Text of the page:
So, the adage should be amended to say, “History is written by those who care enough to pass it on.” Today’s winners may be tomorrow’s losers, and an effective propaganda machine can turn even traitors and criminals into romantic heroes. Winners often do write the history books, but they can be overruled by those with a better story or a more literate group of descendants.

So, did the orthodox winners write the books in the Bible? Yes, but only because the orthodox party had been THE party from the start. I did a much more involved study of the New Testament’s authenticity as a first century account in my blog post https://deliberationsatmimirswell.blog/2017/10/03/lewiss-trilemma-defended/, so I’ll just summarize here. The earliest scrap of Scripture dates to 125 AD (and ironically enough it is from the book of the Bible that most emphasizes Christ’s divinity), but strong evidence indicates that many important books were written long before that. The most compelling reason that Acts ends with one of literature’s greatest anticlimaxes is that there hadn’t been the climax yet- that is, that Luke wrote Acts before Paul’s trial before Caesar. This would be sometime around 62 AD, and Luke clearly wrote his Gospel first, so that was written earlier. Then we back up to the Gospel most people think Luke drew on, Mark, and we have a New Testament book from the 50s AD referring to events of around 30 AD. There are well-respected Civil War memoirs that were written with a comparable separation of time from events, so this is clearly not unreasonable. No Gnostic gospel has anywhere close to that kind of pedigree.

So, did the orthodox winners write the books in the Bible? Yes, but only because the orthodox party had been THE party from the start.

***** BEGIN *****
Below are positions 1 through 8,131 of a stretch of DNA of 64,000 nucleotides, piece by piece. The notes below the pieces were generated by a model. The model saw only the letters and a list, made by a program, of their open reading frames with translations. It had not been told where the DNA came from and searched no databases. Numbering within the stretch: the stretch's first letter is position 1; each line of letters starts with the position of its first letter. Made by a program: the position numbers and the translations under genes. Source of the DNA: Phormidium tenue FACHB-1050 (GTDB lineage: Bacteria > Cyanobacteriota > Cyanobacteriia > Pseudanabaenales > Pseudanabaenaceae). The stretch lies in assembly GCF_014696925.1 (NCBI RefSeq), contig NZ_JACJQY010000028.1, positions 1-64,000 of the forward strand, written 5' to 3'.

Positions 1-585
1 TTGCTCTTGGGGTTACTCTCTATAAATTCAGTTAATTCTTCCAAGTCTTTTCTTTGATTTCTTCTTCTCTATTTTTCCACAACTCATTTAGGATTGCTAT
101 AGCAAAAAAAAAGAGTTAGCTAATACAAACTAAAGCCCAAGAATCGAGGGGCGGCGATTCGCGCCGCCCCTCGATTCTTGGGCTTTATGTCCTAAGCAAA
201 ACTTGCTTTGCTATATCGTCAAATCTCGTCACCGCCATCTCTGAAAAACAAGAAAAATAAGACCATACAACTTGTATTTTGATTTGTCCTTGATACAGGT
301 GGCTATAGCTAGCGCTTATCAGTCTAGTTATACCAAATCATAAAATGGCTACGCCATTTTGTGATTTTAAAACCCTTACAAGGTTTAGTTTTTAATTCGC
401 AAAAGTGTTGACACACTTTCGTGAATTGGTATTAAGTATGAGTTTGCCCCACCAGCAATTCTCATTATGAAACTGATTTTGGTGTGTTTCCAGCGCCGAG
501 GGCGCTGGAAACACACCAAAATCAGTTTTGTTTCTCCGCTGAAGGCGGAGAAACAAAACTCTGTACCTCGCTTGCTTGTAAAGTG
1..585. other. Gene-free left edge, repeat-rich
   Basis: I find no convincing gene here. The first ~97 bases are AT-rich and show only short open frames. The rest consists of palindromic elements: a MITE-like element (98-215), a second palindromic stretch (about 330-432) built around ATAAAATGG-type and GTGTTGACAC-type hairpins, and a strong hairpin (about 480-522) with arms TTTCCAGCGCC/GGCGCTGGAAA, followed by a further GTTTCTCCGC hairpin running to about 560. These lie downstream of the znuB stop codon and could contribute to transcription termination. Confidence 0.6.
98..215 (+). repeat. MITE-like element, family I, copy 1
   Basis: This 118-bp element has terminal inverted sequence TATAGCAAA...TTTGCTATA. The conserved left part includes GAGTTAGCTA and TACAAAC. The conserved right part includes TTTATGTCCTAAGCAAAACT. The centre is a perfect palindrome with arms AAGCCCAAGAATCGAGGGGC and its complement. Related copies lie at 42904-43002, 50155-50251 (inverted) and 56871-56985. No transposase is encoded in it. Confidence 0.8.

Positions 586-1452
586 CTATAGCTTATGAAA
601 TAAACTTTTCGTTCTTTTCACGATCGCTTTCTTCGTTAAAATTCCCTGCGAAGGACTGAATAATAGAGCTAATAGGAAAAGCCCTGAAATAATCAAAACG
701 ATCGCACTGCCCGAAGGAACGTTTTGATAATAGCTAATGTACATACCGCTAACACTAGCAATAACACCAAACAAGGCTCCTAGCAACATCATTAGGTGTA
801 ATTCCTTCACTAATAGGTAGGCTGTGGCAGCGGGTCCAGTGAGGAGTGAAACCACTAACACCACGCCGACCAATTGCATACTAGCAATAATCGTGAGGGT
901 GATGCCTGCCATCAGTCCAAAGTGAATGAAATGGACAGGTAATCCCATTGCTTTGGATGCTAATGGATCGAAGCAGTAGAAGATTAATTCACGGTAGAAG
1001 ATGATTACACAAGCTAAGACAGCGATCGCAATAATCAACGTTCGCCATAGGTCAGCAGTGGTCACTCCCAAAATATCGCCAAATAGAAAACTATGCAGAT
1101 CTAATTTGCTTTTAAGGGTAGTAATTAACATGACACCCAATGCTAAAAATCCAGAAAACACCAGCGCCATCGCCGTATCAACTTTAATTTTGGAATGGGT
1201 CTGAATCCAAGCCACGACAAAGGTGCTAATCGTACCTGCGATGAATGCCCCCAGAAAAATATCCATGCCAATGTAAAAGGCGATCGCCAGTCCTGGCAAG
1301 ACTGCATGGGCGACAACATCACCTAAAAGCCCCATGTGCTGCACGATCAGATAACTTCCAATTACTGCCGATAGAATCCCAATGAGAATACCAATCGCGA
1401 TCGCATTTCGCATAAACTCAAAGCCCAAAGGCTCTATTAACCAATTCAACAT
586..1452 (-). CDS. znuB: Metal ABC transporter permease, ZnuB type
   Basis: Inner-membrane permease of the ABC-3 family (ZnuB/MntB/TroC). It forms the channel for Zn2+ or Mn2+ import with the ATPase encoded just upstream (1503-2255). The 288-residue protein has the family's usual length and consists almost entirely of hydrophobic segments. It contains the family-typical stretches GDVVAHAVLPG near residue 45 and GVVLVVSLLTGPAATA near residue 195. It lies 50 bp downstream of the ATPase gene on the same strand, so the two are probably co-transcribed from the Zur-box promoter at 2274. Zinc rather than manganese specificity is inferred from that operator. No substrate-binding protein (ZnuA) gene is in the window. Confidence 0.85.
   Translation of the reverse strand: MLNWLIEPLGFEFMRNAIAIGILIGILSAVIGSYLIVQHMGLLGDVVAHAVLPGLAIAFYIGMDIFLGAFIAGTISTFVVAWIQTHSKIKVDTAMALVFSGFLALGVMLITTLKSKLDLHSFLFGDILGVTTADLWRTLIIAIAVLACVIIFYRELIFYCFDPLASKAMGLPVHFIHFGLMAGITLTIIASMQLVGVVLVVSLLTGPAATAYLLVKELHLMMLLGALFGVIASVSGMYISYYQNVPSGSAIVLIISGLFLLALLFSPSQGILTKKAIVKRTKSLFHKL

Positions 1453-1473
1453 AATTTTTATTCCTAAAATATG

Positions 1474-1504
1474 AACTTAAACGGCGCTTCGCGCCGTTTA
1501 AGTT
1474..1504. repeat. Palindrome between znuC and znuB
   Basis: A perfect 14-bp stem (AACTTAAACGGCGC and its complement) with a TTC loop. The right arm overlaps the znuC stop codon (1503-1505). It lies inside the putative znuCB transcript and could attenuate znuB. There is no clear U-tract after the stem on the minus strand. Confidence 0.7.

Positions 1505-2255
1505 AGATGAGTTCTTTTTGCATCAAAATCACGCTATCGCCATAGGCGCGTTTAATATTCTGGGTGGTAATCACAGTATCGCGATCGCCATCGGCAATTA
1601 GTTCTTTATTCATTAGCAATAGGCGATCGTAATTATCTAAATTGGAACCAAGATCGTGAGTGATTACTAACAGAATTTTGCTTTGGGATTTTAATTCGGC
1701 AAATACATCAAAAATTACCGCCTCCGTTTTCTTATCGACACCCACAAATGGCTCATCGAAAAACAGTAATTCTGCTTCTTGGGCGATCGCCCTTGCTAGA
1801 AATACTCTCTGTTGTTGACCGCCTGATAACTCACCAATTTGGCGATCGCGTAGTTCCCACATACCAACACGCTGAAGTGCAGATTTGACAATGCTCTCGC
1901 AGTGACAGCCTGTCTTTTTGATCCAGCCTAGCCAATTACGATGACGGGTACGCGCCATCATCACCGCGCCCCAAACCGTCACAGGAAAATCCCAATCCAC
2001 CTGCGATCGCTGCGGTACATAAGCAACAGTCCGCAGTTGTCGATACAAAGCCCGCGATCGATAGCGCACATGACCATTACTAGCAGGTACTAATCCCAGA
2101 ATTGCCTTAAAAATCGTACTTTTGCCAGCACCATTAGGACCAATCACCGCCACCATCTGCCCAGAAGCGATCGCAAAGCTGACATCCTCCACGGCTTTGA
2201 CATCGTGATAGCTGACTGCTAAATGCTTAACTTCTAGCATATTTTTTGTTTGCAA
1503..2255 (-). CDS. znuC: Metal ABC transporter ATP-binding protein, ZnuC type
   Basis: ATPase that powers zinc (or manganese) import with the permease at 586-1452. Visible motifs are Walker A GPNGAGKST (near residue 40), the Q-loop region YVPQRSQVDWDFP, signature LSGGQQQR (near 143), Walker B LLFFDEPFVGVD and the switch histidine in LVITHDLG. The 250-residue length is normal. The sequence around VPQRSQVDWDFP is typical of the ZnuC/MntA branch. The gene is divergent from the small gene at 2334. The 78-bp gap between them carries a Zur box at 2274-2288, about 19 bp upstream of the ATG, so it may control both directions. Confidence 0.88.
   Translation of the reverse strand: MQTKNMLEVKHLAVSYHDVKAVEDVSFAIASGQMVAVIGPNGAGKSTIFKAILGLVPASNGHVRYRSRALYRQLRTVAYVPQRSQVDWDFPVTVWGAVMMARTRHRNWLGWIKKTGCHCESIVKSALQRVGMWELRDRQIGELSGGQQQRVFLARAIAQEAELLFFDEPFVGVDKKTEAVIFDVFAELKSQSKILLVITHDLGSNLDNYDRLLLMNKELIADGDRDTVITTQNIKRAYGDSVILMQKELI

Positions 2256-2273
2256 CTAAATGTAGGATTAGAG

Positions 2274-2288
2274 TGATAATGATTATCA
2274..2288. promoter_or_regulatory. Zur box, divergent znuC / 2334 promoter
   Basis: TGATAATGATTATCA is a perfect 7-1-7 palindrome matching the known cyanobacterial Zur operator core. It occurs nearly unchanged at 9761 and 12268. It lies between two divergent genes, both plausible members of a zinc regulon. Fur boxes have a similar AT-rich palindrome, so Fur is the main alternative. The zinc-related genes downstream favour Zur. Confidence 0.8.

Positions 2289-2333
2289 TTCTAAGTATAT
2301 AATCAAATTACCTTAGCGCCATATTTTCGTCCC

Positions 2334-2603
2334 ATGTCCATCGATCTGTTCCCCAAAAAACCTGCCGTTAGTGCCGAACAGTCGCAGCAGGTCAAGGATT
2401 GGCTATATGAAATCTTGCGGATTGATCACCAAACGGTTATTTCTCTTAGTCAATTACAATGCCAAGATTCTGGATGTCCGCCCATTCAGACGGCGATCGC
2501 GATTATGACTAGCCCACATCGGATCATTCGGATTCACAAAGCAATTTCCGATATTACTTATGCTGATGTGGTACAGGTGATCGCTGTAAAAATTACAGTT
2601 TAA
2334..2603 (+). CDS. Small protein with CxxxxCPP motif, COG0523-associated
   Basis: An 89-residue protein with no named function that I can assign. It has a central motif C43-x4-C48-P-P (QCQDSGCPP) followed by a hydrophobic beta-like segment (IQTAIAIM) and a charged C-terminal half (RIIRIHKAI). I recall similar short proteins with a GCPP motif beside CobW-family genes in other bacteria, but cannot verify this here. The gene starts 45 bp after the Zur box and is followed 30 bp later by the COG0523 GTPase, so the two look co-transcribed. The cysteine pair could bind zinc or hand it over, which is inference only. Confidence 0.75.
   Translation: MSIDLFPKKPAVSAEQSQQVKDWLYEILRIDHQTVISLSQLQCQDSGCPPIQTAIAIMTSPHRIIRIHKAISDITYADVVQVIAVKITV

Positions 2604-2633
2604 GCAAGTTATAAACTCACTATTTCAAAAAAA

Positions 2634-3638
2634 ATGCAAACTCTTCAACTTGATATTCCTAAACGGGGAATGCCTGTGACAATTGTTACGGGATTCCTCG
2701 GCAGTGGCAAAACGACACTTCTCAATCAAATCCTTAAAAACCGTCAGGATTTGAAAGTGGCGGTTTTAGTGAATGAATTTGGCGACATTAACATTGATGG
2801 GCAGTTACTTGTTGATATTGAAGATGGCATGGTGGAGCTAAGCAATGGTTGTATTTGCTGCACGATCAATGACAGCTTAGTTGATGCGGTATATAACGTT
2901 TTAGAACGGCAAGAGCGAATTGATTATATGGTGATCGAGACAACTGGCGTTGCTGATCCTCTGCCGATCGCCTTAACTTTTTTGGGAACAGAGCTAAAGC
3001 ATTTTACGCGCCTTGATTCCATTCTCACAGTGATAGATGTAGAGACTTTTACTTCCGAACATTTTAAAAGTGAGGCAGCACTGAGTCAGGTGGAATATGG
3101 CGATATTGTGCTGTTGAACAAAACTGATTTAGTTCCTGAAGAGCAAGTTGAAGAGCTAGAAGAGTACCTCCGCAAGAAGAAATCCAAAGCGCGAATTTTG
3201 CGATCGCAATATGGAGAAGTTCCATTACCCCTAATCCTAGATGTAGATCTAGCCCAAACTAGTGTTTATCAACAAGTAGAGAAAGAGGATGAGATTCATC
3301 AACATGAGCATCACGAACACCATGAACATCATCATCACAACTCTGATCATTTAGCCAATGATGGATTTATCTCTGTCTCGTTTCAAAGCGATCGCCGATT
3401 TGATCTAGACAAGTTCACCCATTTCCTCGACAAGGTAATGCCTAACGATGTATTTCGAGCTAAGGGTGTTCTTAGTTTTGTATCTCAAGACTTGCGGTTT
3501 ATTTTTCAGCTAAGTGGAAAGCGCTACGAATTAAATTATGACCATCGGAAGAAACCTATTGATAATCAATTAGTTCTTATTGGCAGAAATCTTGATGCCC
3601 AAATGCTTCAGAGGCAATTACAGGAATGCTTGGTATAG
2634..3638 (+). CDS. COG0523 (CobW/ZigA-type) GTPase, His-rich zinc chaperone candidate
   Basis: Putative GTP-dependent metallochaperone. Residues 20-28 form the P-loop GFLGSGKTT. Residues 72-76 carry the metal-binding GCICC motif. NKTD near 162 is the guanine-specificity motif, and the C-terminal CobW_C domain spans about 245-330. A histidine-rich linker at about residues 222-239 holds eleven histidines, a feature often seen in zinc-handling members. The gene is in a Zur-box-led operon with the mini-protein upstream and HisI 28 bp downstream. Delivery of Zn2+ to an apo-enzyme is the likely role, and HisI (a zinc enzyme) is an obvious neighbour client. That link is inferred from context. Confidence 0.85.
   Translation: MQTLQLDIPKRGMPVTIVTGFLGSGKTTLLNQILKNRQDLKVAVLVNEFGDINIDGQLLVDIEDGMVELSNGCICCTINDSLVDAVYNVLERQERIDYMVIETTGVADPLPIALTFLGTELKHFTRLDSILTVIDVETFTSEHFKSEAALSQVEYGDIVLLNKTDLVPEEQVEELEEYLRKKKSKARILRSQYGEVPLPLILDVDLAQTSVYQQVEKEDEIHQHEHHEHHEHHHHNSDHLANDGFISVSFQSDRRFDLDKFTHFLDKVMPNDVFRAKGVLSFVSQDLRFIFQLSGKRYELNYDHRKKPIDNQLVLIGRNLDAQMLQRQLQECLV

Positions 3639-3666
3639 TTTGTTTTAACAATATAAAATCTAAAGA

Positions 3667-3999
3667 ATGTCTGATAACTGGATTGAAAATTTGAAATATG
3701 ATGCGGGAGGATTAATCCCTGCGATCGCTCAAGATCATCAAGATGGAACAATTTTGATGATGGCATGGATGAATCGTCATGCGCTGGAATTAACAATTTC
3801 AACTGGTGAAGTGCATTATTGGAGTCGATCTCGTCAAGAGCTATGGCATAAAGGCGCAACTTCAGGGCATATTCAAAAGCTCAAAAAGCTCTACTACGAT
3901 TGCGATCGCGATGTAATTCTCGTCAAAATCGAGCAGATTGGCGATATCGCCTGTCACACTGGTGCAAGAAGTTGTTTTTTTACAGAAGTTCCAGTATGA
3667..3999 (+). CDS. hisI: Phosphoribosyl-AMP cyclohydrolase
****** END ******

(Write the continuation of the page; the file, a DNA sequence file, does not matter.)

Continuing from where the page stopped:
So, if the original books were written by the first Christians, did the orthodox party change them in any way later to accord with its views? By the time of Nicaea, after all, almost everybody reading the Bible would have been reading a handwritten copy (not Xeroxes) of the previous copies copied from the originals. Well, this may seem odd for an orthodox Christian to say, but there is some evidence that tampering did take place. This is the most plausible explanation for many textual variants between the manuscripts. For instance, why did a scribe deliberately go to the trouble of changing references to “Jesus’s parents” to “Mary and Joseph,” other than to counter claims that Jesus was a mere human with only human parents? But in all the variations in the New Testament manuscripts, only an estimated 1% both actually impact the meaning of the verse and also have a reasonable chance of being the original reading. Changing 1 word in 100 over the course of 300 years doesn’t look like wholesale revision to me. And no one has ever found THE manuscript with THE textual variant that undoes the orthodox Christian doctrine, though the job never wants for volunteers. For every variant reading that casts the slightest doubt as to Christ’s divinity or perfections, there are multiple other verses on more secure footing that say the same thing. The authors of the Bible, while pursuing their own emphases and writing to their own audiences, wrote a very coherent book, often echoing the same points as their colleagues in another book. The winners wrote this book because they had been right all along!